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Social Security FAQs, Answered


A A recent survey by the Nationwide Retirement Institute found that while about 54% of respondents said they knew exactly how to maximize Social Security benefits, only 6% were able to identify the factors that determine a maximum benefit. This strongly suggests that most people don’t know as much about Social Security as they think.

On Nationwide’s blog, Retirement Institute Vice President Doug Ewing answered some frequently asked questions from clients about Social Security.

Do social security benefits provide enough income to live on?

Generally, no. But the program was never intended to be a sole source of retirement income. When most people look at their essential monthly retirement expenses and compare them to their projected monthly Social Security benefits, they’re likely to find a significant discrepancy. Financial professionals can help clients get the most out of their benefits and close the retirement income gap.

When do you receive full Social Security benefits?

Full benefits are paid at full retirement age (FRA). For people born in 1954 or before, the FRA is 66. For people born between 1955 and 1959, the FRA increases by two months each year. FRA is 67 for people born in 1960 or later. Retirement benefits are reduced for those claiming them before FRA.

Can Social Security benefits be increased while waiting to claim them?

Yes. While waiting for FRA to guarantee that customers will receive all of their benefits, waiting beyond FRA can produce an even greater benefit. For each year a client waits beyond full retirement age to apply, their benefit increases by 8% of their full benefit. Someone with an FRA of 67 who waits until age 70 to claim would receive a 24% higher monthly check.

However, benefits stop increasing when the client turns 70, so make sure they don’t wait until they’re 70 to apply.

If Social Security benefits are claimed early, will they increase at full retirement age?

No. “The amount in effect when you apply for benefits, plus any subsequent cost-of-living increases, is the amount you will receive throughout your lifetime,” Ewing wrote. “That’s why your filing decision is so important.”

Will you receive less Social Security benefits if your spouse dies?

Yes. Married couples tend to receive two monthly Social Security checks. But if one of the spouses dies, the survivor receives the higher of these two checks. However, this means that the survivor receives less income from Social Security at the household level.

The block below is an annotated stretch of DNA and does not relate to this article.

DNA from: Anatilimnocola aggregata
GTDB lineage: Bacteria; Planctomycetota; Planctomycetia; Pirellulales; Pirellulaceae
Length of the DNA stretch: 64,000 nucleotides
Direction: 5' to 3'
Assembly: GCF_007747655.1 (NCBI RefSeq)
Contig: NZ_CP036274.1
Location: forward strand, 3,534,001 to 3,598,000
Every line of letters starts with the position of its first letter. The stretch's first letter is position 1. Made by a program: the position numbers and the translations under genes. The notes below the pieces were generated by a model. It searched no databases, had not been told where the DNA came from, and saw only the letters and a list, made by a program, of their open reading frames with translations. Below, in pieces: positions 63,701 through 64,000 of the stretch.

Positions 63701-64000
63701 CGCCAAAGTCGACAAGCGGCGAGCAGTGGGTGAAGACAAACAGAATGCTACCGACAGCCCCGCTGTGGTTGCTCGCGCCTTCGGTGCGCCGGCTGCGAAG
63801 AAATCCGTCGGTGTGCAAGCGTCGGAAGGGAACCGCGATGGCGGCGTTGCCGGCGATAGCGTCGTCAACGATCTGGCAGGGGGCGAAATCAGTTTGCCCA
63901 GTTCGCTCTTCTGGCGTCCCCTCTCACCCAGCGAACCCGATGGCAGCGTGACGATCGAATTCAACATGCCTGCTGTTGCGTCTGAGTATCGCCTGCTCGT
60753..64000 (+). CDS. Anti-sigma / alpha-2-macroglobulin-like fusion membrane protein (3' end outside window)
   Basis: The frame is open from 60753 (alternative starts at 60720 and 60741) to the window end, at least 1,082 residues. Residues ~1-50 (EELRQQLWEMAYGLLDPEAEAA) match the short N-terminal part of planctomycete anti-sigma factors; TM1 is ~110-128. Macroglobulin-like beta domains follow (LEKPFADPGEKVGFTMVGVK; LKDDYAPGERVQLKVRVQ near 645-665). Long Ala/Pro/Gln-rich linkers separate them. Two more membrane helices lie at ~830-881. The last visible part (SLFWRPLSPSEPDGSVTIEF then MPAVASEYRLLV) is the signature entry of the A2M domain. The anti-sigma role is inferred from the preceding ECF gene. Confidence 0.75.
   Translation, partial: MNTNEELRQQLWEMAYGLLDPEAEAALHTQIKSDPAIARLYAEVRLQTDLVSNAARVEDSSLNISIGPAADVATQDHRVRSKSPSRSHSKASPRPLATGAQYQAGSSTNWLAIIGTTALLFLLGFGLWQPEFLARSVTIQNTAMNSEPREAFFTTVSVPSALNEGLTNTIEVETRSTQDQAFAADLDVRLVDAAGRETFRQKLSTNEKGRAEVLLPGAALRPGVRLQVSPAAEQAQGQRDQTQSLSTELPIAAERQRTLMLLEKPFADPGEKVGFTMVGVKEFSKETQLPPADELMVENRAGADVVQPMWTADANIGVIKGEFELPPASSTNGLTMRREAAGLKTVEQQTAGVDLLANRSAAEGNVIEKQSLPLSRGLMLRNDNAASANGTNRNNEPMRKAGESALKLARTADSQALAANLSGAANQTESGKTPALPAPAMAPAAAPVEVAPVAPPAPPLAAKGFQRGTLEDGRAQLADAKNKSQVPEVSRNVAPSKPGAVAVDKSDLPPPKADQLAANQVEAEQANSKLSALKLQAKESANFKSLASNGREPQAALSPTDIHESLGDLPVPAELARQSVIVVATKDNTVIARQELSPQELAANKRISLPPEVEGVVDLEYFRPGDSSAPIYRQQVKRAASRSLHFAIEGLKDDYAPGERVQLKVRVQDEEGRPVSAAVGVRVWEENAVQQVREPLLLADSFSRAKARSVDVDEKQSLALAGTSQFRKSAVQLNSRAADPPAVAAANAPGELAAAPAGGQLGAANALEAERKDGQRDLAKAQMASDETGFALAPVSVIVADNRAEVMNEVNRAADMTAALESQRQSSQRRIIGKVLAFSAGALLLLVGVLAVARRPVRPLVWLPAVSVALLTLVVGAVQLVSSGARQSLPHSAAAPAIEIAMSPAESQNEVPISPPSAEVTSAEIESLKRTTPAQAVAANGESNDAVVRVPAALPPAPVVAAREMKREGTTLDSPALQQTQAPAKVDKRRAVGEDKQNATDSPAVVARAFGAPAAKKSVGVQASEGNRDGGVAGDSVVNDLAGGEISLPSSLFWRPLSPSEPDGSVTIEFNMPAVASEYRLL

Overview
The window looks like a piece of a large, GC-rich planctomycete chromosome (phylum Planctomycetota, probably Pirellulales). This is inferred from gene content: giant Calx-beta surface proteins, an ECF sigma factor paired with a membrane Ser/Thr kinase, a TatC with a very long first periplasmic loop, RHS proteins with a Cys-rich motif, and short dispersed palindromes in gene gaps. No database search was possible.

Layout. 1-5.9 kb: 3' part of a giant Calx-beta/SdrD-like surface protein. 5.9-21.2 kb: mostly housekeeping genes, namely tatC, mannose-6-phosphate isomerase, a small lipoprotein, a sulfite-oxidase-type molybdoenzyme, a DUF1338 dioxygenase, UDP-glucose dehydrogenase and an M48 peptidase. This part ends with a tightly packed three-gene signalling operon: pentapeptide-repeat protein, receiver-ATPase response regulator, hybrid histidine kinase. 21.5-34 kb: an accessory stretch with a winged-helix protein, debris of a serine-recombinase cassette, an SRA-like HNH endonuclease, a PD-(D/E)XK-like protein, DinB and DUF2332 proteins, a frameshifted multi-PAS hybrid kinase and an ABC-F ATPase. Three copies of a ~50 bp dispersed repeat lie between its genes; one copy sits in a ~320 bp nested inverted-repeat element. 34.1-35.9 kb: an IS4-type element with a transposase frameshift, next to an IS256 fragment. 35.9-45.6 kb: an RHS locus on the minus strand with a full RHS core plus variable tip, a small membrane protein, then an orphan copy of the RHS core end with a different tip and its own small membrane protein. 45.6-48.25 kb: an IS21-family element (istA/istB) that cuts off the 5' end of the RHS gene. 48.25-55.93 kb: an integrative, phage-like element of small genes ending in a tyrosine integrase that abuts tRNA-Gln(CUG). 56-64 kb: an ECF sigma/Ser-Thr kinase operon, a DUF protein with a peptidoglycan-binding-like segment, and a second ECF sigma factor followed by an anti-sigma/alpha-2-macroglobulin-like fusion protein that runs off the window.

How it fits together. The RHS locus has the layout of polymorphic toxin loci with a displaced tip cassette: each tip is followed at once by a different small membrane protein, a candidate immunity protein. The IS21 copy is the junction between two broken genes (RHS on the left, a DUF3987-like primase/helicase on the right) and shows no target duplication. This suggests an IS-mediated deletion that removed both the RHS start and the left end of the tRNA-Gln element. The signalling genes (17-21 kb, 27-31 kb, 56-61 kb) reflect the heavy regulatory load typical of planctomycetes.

Can you fix a Social Security filing error?

If a client applies for Social Security early but changes their mind, it limits their options. In the first year after applying, they can withdraw their application, repay the benefits they received, and reapply later. When they reach full retirement age, they can suspend their allowance and benefit from a deferred retirement asset of 8% each year.

“At the end of the day, everyone’s situation is different when it comes to their retirement and Social Security planning,” Ewing told financial advisers. “As your client’s trusted financial professional, you can help them make the best decision for them by providing them with a basic level of knowledge about the program and showing them ways to optimize their deposit decision. “

Nationwide offers a suite of actively managed ETFs within stocks for financial advisors. These funds include National Nasdaq-100 Managed Income Risk ETF (NUSI)the S&P 500 National Managed Income Risk ETF (NSPI)the National Dow Jones Risk-Managed Income ETF (NDJI)and the National Russell 2000 Managed Income at Risk ETF (NTKI).

For more news, information and strategy, visit the Retirement Income Channel.

Learn more at ETFtrends.com.

The views and opinions expressed herein are the views and opinions of the author and do not necessarily reflect those of Nasdaq, Inc.


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